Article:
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July

by Matt Lee Contributions Published on Dec 06, 2011 05:11 PM

Issue 6, July 2008

Welcome to the Free Software Supporter, the Free Software Foundation's monthly news digest and action update -- being read by you and 7,824 other activists.

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Multilingual? Send translations of the Supporter to campaigns@fsf.org.

In this issue

  • It's not the Gates, it's the bars
  • Act on ACTA!
  • Fight the Canadian DMCA!
  • Rhapsody and Naxos go DRM free
  • Refusing Digital Monitoring Policies
  • 5 reasons to avoid iPhone 3G
  • autonomo.us activist group to focus on freedom in network services
  • identi.ca is autonomo.us
  • GNU spotlight with Karl Berry
  • Richard Stallman's speaking schedule
  • Take action!

It's not the Gates, it's the bars

Originally published by BBC News, this essay by Richard Stallman, begins:

To pay so much attention to Bill Gates' retirement is missing the point. What really matters is not Gates, nor Microsoft, but the unethical system of restrictions that Microsoft, like many other software companies, imposes on its customers.

http://www.gnu.org/philosophy/gates.html

Act on ACTA!

ACTA, the Anti-Counterfeiting Trade Agreement, is a proposed enforcement treaty between United States, and global coalition. Find out more about how ACTA threatens free software, and join us in action!

http://www.fsf.org/campaigns/acta/

Fight the Canadian DMCA!

In mid-June, Canadian Industry Minister Jim Prentice introduced a bill that BoingBoing's Cory Doctorow described as making it "flatly illegal to break any kind of digital lock...". Canadian or not, you can take action against the Canadian DMCA, read the full story.

http://defectivebydesign.org/fight-the-canadian-dmca

Rhapsody and Naxos go DRM free

Rhapsody and Naxos (an audiobook distributor) are now offering DRM-free MP3 downloads. Customers are encouraged to put pressure on these services to provide music and audiobooks in free formats too. Read more:

http://defectivebydesign.org/rhapsody-and-naxos-go-drm-free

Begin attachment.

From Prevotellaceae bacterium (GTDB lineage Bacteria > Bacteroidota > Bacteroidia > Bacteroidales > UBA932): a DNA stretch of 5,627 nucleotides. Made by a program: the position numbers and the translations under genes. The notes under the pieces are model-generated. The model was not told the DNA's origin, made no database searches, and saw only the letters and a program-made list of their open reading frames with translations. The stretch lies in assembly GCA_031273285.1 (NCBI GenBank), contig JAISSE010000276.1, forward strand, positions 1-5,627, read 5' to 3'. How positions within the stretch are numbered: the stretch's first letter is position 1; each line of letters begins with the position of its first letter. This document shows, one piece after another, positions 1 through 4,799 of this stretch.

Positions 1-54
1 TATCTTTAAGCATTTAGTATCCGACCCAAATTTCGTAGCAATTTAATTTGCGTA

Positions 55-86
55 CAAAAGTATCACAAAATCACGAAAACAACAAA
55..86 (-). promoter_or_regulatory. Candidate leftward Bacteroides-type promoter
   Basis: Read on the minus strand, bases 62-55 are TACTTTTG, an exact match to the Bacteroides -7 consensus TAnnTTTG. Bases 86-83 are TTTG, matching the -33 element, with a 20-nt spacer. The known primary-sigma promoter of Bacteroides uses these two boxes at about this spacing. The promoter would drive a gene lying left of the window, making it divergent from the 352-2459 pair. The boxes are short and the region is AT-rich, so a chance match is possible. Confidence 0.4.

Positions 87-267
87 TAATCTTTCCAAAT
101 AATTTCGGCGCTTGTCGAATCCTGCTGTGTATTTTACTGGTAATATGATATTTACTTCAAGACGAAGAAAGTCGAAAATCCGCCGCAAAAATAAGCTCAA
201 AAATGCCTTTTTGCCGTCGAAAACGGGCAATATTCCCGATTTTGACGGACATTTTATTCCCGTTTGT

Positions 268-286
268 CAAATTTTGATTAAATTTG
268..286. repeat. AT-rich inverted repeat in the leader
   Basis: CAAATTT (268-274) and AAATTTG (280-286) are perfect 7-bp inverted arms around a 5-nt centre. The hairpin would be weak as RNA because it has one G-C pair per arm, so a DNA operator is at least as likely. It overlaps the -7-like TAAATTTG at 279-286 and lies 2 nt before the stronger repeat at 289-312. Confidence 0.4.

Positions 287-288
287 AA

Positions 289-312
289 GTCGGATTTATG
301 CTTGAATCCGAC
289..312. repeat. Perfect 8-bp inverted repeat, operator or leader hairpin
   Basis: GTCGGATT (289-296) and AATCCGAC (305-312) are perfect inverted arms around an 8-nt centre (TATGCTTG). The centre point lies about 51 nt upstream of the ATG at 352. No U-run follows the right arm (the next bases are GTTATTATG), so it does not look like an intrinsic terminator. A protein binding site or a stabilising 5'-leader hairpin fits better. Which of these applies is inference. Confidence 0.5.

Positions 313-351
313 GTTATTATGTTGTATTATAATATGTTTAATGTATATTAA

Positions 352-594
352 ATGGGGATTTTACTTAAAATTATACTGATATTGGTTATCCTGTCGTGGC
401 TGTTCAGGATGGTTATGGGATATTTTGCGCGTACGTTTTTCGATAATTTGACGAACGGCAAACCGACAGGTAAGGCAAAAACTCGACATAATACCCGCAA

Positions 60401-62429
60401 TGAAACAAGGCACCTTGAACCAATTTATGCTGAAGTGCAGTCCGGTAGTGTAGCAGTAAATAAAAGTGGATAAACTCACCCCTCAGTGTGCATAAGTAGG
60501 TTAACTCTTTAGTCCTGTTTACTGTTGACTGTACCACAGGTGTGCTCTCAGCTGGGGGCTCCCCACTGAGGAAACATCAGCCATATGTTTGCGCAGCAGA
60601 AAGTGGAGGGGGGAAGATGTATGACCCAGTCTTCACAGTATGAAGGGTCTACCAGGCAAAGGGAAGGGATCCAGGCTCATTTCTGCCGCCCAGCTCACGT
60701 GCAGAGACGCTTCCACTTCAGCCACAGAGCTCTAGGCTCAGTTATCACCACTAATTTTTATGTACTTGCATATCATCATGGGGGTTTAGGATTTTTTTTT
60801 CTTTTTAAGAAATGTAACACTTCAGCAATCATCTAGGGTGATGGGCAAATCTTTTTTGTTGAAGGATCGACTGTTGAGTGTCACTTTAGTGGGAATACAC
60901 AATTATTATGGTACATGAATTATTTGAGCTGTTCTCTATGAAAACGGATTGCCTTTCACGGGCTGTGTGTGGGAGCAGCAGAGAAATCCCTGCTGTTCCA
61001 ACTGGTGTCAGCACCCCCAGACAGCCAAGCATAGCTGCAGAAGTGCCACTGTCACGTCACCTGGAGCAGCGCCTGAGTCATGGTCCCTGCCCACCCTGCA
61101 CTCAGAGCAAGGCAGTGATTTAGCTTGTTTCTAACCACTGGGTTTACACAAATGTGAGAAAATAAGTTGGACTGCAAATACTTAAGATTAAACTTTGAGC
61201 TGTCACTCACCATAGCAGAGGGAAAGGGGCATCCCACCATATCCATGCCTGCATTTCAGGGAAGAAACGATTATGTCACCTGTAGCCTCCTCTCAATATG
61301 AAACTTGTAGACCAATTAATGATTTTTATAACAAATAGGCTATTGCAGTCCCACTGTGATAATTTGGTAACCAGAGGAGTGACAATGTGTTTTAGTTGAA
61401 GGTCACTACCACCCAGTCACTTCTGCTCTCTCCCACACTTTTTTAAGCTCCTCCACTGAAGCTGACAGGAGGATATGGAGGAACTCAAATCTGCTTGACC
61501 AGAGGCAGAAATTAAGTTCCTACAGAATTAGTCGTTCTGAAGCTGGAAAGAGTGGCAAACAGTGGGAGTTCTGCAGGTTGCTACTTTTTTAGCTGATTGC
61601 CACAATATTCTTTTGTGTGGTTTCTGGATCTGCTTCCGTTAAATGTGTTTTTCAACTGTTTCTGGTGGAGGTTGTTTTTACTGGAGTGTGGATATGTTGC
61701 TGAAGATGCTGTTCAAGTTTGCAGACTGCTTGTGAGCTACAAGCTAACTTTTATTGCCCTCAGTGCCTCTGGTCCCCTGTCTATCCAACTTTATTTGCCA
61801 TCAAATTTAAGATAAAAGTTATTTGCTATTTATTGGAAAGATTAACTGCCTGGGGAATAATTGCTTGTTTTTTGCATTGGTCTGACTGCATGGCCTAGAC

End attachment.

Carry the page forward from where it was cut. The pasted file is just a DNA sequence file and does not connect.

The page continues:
Refusing Digital Monitoring Policies

Bruce Schneier has brought a new form of Digital Restrictions Management to our attention, "Digital Manners Policies," which, according to him, may "control what you do and when you do it, and [will] charge you repeatedly for the privilege whenever possible."

http://defectivebydesign.org/blog/1147

5 reasons to avoid iPhone 3G

  • iPhone completely blocks free software. Developers must pay a tax to Apple, who becomes the sole authority over what can and can't be on everyone's phones.

  • iPhone endorses and supports Digital Restrictions Management (DRM) technology.

  • iPhone exposes your whereabouts and provides ways for others to track you without your knowledge.

  • iPhone won't play patent- and DRM-free formats like Ogg Vorbis and Theora.

  • iPhone is not the only option. There are better alternatives on the horizon that respect your freedom, don't spy on you, play free media formats, and let you use free software -- like the FreeRunner.

Share these reasons with your friends, family and colleagues, and read more at:

http://www.fsf.org/blogs/community/5-reasons-to-avoid-iphone-3g/

autonomo.us activist group to focus on freedom in network services

Building on its work with the GNU Affero General Public license, the FSF convened a meeting to discuss the impact of network services on free software and user freedom on March 16.

Today, attendees at that meeting launched autonomo.us, a new blog that aims to publish essays and articles exploring the impact of network services on user freedom. Additionally, the group published what it is calling the "Franklin Street Statement on Freedom and Network Services" where it lays out a summary of its thinking so far. While the group is working independently and the statement does not yet represent FSF policy, the FSF will continue to work closely with and within the group, with FSF members, and with the free software community to help inform and refine its strategy and continue to provide leadership in regards to software freedom and network services.